Economics Dictionary of Arguments

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Norms, ethics, philosophy: norms define which actions are permitted, advisable or prohibited when certain circumstances are present. The philosophical discussion deals mainly with questions of its justification.

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Annotation: The above characterizations of concepts are neither definitions nor exhausting presentations of problems related to them. Instead, they are intended to give a short introduction to the contributions below. – Lexicon of Arguments.

 
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Robert Brandom on Norms - Dictionary of Arguments

I 83
Norms/standards/Brandom: not from collective action, that does not exist - Community must not be personalized - it is always about individual members.
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I 84
Basic: I-You relationship - instead I-We-relationship. - Community: how much agreement is enough? - Brandom: there are always authorities and experts.
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I 96
Normss/Brandom: from what we do, not part of the nature of things.
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I ~ 105
Norms/standards/Brandom: depend on our community: they are our standards - concepts: irrespective of community, the facts decide about it - concepts are non-discoursive: Discussions do not decide about them.
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I 867
Norms/standards/Brandom: normative attitudes prevail - definitions are not causally effective on their own - standards are not objects in the causal order - talking about status cannot replace talk about actually occupied positions - what follows from p cannot be identified with my actual accounting - A: phenomenalistic view the standards, but it is a normative phenomenalism.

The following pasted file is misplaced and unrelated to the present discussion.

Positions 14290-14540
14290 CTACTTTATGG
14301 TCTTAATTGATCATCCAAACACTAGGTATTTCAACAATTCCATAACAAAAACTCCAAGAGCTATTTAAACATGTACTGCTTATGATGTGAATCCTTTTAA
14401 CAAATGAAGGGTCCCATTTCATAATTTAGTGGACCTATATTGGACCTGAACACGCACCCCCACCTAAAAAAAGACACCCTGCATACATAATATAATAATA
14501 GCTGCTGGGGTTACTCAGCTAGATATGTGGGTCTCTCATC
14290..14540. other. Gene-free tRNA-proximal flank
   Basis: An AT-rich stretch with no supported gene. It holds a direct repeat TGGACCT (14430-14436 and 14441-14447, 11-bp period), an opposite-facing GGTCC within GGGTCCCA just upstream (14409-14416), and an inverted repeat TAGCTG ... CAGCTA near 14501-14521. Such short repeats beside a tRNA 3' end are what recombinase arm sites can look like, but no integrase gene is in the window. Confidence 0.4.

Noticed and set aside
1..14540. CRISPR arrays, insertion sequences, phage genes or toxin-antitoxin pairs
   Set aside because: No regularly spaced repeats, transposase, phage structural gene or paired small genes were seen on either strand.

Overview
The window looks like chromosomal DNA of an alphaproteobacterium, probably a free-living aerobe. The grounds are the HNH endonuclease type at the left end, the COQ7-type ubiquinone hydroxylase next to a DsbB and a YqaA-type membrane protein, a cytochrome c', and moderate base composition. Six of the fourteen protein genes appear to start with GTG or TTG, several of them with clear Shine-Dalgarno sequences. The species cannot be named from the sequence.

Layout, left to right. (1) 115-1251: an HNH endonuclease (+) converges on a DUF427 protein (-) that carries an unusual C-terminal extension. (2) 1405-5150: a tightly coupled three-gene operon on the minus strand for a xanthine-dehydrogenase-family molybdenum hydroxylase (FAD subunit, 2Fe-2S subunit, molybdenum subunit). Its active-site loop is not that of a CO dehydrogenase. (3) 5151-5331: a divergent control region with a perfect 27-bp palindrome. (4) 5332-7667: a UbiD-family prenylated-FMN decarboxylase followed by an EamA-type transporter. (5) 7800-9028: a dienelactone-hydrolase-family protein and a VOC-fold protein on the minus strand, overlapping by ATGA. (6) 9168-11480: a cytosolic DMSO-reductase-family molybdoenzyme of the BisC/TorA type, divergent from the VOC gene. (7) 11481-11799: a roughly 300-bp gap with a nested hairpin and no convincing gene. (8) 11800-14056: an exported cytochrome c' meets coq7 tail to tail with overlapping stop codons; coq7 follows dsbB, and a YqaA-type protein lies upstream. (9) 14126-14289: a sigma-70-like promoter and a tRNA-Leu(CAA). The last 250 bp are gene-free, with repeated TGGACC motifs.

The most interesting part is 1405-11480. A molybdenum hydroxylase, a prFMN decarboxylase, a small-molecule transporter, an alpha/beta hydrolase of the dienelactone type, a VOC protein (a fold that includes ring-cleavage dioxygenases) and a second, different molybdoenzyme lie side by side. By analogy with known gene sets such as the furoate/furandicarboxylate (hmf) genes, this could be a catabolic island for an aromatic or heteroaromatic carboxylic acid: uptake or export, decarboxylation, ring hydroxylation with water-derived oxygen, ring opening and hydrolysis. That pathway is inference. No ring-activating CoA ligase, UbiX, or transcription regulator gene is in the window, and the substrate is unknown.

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I 898
Norms/Brandom: our own practices confront us already with internal standards - 1) in the guise of deontic status: definition and authorization - (in the eye of the beholder) - 2) The accuracies themselves are being reflected (account management).
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II 52
Norms/HegelVsKant: not only noumenally but socially rooted.
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II 54
Standards/Hume: attributed to wishes - BrandomVsHume: explanation by definition on patterns of practical inference - i.e. What is a desire and what is not?


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Explanation of symbols: Roman numerals indicate the source, arabic numerals indicate the page number. The corresponding books are indicated on the right hand side. ((s)…): Comment by the sender of the contribution. Translations: Dictionary of Arguments
The note [Author1]Vs[Author2] or [Author]Vs[term] is an addition from the Dictionary of Arguments. If a German edition is specified, the page numbers refer to this edition.

Bra I
R. Brandom
Making it exlicit. Reasoning, Representing, and Discursive Commitment, Cambridge/MA 1994
German Edition:
Expressive Vernunft Frankfurt 2000

Bra II
R. Brandom
Articulating reasons. An Introduction to Inferentialism, Cambridge/MA 2001
German Edition:
Begründen und Begreifen Frankfurt 2001


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